When city rivers get wild

How a floating wetland in the middle of the Chicago River has put nature and cleaner water back on the map for city residents

June 13, 2024
A great blue heron standing in body of water and tall grasses
In the epoch of the Anthropocene and concrete jungles, organizations nationwide are mimicking Mother Nature to restore balanced ecosystems to the country's most urban hubs. [Credit: Tyler Butler | Unsplash CC0 1.0]

It’s no secret that rivers winding through major cities have been reshaped by human hands. Where wildlife and marshes once existed, gray sidewalks and bleak straight-lined tributaries have blossomed.

Now, some cities are implementing floating wetlands — native plant life on a body of biodegradable materials that bobs on top of the water — to address a budding desire to see animals and greenery return to their rivers. 

In this podcast episode, Jenaye Johnson speaks with scientists and community members in Chicago about the Wild Mile — the city’s biggest floating wetland to date. Join her as she winds down the Chicago River, explores the wetlands and discusses the future of new animal habitats and clean water in our urban spaces.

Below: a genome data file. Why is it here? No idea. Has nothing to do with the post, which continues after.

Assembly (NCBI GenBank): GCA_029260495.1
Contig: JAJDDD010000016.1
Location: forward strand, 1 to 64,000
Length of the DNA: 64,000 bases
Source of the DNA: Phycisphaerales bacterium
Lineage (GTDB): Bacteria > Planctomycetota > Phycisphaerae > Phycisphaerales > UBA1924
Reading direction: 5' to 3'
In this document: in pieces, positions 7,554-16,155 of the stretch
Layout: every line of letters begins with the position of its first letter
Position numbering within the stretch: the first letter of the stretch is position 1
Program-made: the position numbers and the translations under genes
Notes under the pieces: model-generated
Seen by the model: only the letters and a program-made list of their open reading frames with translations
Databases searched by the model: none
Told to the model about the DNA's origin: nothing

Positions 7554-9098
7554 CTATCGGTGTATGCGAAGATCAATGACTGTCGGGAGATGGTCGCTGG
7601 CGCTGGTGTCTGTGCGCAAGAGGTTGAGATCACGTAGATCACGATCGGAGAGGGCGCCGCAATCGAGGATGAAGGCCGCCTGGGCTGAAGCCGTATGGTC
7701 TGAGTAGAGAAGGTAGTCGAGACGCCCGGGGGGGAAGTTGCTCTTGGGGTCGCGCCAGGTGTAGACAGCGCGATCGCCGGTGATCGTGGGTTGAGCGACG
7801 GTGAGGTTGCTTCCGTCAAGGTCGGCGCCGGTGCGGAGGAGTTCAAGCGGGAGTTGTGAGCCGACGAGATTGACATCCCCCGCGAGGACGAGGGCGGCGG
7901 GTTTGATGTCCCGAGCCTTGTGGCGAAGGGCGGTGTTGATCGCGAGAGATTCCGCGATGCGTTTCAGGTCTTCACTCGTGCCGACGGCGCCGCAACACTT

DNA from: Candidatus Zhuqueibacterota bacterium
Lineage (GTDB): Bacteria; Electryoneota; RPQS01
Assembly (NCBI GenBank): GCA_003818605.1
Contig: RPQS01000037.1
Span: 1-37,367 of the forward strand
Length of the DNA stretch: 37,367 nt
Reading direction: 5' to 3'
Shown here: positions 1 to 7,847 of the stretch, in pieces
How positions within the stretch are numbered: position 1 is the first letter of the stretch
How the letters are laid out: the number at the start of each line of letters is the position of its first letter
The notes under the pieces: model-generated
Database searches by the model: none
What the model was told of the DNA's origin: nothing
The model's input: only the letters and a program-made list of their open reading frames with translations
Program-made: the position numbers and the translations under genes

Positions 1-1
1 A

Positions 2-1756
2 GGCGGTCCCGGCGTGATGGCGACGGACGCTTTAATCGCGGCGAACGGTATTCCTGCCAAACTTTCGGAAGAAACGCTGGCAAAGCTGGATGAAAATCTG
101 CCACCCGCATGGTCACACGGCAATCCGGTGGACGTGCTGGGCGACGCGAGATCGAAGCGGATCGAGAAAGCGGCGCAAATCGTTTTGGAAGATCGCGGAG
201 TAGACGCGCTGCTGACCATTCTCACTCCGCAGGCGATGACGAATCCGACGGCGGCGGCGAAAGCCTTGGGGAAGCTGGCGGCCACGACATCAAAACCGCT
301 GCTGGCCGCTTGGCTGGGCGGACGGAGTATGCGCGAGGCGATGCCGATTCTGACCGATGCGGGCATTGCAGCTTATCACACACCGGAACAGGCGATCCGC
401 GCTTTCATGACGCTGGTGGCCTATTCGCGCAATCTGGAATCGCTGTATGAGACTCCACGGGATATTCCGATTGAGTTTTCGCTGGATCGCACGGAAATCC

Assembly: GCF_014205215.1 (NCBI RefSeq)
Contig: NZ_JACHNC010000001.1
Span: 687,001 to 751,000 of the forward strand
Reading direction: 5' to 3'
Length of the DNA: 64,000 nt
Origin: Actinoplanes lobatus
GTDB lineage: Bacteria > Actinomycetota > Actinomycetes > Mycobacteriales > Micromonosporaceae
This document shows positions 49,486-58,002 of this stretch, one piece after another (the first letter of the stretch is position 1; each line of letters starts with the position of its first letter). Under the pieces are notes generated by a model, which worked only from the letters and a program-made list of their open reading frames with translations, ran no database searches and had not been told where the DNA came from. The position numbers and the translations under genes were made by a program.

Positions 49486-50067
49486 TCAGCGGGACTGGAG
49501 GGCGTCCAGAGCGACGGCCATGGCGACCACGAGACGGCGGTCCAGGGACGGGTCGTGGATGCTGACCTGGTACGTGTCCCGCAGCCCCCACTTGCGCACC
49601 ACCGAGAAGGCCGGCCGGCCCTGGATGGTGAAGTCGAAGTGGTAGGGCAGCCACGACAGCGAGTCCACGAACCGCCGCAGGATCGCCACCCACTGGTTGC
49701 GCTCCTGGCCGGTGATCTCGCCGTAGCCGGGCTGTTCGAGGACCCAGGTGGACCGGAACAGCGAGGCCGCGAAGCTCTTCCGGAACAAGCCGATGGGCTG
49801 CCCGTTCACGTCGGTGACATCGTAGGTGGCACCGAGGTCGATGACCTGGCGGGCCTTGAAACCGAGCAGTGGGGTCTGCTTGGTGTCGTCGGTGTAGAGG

You can also listen to this episode on Apple Podcasts, Spotify or Stitcher


“Glue&Glia” by Rah Hite | CC BY 4.0

“Floating Wetlands” by Rah Hite | CC BY 4.0

Lo Margin” by Blue Dot Sessions | CC BY-NC 4.0

The Maison” by Blue Dot Sessions | CC BY-NC 4.0

About the Author

Jenaye Johnson

Jenaye Johnson is a freelance multimedia journalist who reports on the environment, community justice, sociocultural movements, urban development, and how creativity and science intertwine to provide powerful solutions. She is based on the East Coast and prioritizes using her reportage to shine a fresh perspective on marginalized voices and undercovered topics.


Leave a Reply

Your email address will not be published. Required fields are marked *


The Scienceline Newsletter

Sign up for regular updates.